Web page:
It’s no wonder that America’s most-watched television dramas draw their material from the country’s chronic “war on crime.” Reduced to its most sensational elements, the criminal justice system is a fount of melodramas featuring violation, heartbreak and retribution. But beyond the snarling punks and streetwise cops of fictional lore is a far more prosaic — and yet far more suspenseful — story of ordinary people struggling to free themselves of poverty, addiction and the legacies of broken families. As shown in award-winning filmmaker Tod Lending’s new film, Omar & Pete, they struggle ultimately to free themselves of the dehumanizing cycle that takes them from crime on Baltimore’s streets to prison and back again.
Left: Omar prays in prison yard.
With extraordinary cooperation from the Maryland Department of Corrections (MDOC), as well as from the subjects themselves — Leon “Omar” Mason and William “Pete” Duncan — Lending has crafted an intimate portrait of two men, battered but not beaten after lifetimes of crime and prison, seeking the inner strength to turn their lives around. Omar & Pete also provides an insider’s view of innovative efforts in Maryland, and nationally through such organizations as Outreach Extensions, to build the social and community support that will allow more Omars and Petes to succeed. But the reality in Omar & Pete is as stark as the one facing the film’s subjects: without that inner strength, support systems are of little avail.
Oscar®-nominated and Emmy award-winning filmmaker Tod Lending has crafted a feature documentary that does not flinch from the achingly personal and socially charged challenges facing newly released prisoners, especially if — like Omar — they have spent long or multiple terms in prison, have been addicts and are returning to poverty.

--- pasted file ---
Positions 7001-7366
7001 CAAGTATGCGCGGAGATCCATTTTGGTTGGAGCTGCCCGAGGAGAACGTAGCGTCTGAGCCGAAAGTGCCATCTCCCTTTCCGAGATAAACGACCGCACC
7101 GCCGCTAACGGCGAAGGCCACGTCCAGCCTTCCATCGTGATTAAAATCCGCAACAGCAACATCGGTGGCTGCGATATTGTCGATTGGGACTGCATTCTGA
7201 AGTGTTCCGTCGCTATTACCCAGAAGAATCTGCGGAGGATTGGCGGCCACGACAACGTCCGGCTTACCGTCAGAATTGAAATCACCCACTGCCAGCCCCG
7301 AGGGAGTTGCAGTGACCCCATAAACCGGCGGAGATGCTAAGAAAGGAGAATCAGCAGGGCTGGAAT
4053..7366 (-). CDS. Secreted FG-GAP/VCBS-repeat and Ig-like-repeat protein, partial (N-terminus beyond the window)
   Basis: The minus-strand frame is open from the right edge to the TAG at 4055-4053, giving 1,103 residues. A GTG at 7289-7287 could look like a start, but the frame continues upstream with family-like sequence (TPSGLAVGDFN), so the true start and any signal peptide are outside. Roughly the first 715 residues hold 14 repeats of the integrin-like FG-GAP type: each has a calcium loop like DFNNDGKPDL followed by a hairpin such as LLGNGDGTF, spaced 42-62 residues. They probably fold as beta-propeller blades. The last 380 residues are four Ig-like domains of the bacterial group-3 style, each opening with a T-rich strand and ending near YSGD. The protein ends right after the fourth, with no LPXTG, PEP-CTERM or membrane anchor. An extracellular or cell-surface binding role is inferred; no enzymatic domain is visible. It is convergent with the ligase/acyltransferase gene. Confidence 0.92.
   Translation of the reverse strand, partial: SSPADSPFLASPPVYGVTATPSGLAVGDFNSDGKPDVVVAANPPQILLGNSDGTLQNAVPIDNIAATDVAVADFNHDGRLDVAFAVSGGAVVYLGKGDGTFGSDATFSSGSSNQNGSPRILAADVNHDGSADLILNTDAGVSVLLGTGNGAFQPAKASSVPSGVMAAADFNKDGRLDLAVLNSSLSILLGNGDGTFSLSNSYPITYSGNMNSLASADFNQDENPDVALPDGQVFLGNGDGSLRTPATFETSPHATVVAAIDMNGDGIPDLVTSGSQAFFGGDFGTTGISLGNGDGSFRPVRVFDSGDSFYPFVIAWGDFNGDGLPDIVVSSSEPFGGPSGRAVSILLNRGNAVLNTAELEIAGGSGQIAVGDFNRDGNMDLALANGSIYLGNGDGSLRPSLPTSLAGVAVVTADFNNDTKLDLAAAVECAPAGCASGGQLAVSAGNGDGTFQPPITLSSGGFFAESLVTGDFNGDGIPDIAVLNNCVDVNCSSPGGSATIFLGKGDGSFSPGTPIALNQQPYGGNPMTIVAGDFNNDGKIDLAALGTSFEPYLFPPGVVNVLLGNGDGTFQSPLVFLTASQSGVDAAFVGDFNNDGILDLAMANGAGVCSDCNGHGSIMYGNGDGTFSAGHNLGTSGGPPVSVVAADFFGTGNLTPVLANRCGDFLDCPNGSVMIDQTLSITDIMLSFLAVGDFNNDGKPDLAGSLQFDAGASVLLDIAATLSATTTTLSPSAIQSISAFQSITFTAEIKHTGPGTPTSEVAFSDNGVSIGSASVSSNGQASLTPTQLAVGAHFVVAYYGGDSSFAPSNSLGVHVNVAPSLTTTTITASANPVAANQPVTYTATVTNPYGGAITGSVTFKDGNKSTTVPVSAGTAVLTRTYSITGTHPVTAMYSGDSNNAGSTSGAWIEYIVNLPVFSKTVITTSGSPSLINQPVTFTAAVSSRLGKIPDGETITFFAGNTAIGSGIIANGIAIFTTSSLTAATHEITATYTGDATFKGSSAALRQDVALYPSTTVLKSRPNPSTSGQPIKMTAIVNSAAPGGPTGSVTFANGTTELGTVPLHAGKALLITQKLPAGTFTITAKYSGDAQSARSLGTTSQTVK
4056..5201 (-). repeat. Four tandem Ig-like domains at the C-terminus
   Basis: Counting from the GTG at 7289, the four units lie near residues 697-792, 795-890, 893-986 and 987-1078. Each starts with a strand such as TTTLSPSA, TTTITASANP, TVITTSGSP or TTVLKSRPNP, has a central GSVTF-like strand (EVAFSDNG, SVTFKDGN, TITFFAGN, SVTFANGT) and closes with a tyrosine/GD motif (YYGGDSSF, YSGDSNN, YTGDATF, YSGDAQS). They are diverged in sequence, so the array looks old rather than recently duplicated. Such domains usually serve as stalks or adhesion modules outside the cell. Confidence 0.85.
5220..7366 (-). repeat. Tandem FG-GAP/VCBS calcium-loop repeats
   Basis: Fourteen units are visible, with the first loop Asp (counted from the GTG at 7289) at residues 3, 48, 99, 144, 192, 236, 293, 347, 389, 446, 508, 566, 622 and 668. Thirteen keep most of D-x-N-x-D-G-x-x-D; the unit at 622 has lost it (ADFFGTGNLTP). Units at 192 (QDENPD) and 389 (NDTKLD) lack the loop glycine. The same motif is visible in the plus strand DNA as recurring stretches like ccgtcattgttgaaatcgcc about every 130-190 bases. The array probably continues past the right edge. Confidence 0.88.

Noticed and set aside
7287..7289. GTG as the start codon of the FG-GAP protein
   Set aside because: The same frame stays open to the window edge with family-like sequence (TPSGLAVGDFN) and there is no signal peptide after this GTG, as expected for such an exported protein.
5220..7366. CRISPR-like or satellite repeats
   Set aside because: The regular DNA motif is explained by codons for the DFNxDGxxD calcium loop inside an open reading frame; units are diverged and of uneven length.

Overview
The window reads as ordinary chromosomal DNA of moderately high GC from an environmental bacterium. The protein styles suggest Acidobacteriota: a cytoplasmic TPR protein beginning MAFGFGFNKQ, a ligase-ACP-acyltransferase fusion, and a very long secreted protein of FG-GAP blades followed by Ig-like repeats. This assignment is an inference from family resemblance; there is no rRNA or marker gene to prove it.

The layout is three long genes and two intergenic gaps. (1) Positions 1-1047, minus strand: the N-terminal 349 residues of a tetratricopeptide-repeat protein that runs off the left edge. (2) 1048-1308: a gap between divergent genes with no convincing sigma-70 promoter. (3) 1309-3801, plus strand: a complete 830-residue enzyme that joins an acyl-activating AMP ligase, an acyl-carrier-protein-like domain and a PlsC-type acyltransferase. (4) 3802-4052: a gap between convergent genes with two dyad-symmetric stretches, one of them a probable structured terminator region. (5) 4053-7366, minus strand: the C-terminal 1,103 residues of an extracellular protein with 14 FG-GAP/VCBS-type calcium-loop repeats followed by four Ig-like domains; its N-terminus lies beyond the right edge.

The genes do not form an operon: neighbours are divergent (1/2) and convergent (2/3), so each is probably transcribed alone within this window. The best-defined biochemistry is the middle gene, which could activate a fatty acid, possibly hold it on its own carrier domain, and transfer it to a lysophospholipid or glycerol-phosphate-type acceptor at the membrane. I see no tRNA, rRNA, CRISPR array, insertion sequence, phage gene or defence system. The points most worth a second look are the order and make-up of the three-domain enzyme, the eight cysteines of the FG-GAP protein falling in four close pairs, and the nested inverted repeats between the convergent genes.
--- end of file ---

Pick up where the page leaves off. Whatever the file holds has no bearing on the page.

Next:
When we first meet Omar, he’s incarcerated in the Maryland Transitional Center prison, just six weeks shy of completing 10 years for armed robbery. At age 47, he has spent his last 30 years in and out of prison — never longer than six months at a time on the outside. Like many of those in prison with him, he had for years simply accepted prison as a part of his life. His real focus had been his drug addiction, whether in jail or not. But this time is different for Omar. With the perspective of age, he grieves for a life bereft of family, community and self-respect. He’s tired of drugs controlling him, tired of the dehumanization of incarceration. Most telling, he’s caught the older inmate’s fright of dying in prison.
What’s also different is that Omar has found Islam and has been using it in jail to discipline himself. He’s also volunteered, as part of his parole, for Maryland’s Reentry Program, which seeks to create a more successful model for helping long-term and chronically recidivist prisoners reenter society. As his release dawns, Omar is determined, and brimming with confidence and plans. He also has support from an extended family of siblings and nieces, especially from his sister, Sharon, who are ready to welcome him back.
Left: William “Pete” Duncan
Interestingly enough, when Omar moves into a transitional house, he ends up rooming with Pete Duncan, who is not only a neighborhood running buddy from “back in the day,” but shares a virtually parallel 30-year history of street crime and incarceration. If anything, Pete was more insistently recidivist than Omar — he never spent more than three months on the outside until his last release. “I was the guy either selling you drugs or robbing you,” he tells a group of soon-to-be-released inmates, “and it didn’t matter if I was in prison or out on the street.” Now a record 10 months free and sober when Omar comes to the house, Pete takes on a heartfelt if somewhat querulous mentoring role. Pete has a grizzled, not always clearly articulated, determination to stay out of prison, yet expresses many doubts and cautions. Omar is upbeat and confident — and very articulate.